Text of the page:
What is it?
Gelatin is used for aging skin, osteoarthritis, weak and brittle bones (osteoporosis), brittle nails, obesity, and many other conditions, but there is no good scientific evidence to support these uses.
In manufacturing, gelatin is used for preparation of foods, cosmetics, and medicines.
How effective is it?
Natural Medicines Comprehensive Database rates effectiveness based on scientific evidence according to the following scale: Effective, Likely Effective, Possibly Effective, Possibly Ineffective, Likely Ineffective, Ineffective, and Insufficient Evidence to Rate.
The effectiveness ratings for GELATIN are as follows:
Possibly ineffective for...
- Diarrhea. Early research shows that taking gelatin tannate for up to 5 days does not decrease how long diarrhea lasts or how often diarrhea occurs in infants and young children.
Insufficient evidence to rate effectiveness for...
- A blood disorder that reduces levels of protein in the blood called hemoglobin (beta-thalassemia). Early research in pregnant women with a mild form of this blood disorder shows that taking gelatin made from donkey hide improves hemoglobin levels.
- Aging skin.
- Brittle nails.
- Joint pain.
- Low levels of red blood cells in people with a long-term illness (anemia of chronic disease).
- Muscle damage caused by exercise.
- Muscle soreness caused by exercise.
- Rheumatoid arthritis (RA).
- Weak and brittle bones (osteoporosis).
- Wrinkled skin.
- Other conditions.
How does it work?
Are there safety concerns?
Gelatin can cause an unpleasant taste, feelings of heaviness in the stomach, bloating, heartburn, and belching. Gelatin can also cause allergic reactions. In some people, allergic reactions have been severe enough to damage the heart and cause death.
There is some concern about the safety of gelatin because it comes from animal sources. Some people are worried that unsafe manufacturing practices might lead to contamination of gelatin products with diseased animal tissues including those that might transmit mad cow disease (bovine spongiform encephalopathy). Although this risk seems to be low, many experts advise against using animal-derived supplements like gelatin.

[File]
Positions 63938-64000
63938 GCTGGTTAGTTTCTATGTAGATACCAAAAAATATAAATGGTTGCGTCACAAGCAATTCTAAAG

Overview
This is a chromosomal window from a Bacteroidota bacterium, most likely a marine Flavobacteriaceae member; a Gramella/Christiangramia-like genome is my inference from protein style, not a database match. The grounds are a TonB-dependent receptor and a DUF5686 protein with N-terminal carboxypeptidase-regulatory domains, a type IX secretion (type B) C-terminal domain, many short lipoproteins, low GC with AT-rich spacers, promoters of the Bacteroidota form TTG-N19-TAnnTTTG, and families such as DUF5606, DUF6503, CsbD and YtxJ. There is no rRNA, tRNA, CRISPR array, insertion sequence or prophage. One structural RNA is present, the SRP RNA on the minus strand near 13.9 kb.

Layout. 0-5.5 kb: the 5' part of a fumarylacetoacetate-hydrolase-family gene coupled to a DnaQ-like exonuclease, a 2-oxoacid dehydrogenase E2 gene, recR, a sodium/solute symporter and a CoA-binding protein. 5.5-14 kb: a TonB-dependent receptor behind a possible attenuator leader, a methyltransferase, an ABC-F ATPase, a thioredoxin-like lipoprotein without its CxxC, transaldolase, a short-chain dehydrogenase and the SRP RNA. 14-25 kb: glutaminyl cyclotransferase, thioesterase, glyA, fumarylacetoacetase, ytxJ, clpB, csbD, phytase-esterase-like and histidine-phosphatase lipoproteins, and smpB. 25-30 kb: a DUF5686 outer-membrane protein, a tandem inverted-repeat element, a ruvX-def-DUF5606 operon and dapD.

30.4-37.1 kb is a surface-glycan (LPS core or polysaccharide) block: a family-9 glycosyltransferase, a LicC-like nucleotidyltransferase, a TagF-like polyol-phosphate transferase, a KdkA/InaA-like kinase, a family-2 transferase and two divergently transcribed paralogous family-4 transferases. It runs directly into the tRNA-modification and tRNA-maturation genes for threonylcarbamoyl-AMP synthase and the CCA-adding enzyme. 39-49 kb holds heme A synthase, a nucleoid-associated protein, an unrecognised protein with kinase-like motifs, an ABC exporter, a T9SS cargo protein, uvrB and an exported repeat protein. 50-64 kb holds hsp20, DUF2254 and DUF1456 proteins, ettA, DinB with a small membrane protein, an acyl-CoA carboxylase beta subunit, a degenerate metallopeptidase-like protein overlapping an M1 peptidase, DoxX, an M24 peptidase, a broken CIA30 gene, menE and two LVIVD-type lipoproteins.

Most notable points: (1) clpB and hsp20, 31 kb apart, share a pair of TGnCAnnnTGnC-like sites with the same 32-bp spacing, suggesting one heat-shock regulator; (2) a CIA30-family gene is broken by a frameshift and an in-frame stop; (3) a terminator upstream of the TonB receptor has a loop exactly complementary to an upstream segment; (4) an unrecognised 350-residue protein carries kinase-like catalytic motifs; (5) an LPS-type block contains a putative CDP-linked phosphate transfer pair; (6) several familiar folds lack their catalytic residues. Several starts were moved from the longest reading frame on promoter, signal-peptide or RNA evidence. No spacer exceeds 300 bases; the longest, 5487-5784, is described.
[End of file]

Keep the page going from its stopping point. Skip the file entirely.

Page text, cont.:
Special precautions & warnings:Pregnancy: A specific type of gelatin that is made from donkey hide is POSSIBLY SAFE in the larger amounts used as medicine. Not enough is known about the safety of other kinds of gelatin when used in medicinal amounts during pregnancy. Stay on the safe side and stick to food amounts.
Breast-feeding: Not enough is known about the safety of gelatin when used in medicinal amounts during breast-feeding. Stay on the safe side and stick to food amounts.
Children: Gelatin is POSSIBLY SAFE when taken by mouth as medicine for a short amount of time in infants and young children. Taking 250 mg of gelatin tannate four times per day for up to 5 days seems to be safe in children under 15 kg or 3 years of age. Taking 500 mg of gelatin tannate four times per day for up to 5 days seems to be safe in children over 15 kg or 3 years of age.
Are there interactions with medications?
- It is not known if this product interacts with any medicines.
Before taking this product, talk with your health professional if you take any medications.
Are there interactions with herbs and supplements?
- There are no known interactions with herbs and supplements.
Are there interactions with foods?
- There are no known interactions with foods.
What dose is used?
To learn more about how this article was written, please see the Natural Medicines Comprehensive Database methodology.
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- Unknown author. Clinical trial finds Knox NutraJoint has benefits in mild osteoarthritis. 10-1-2000.
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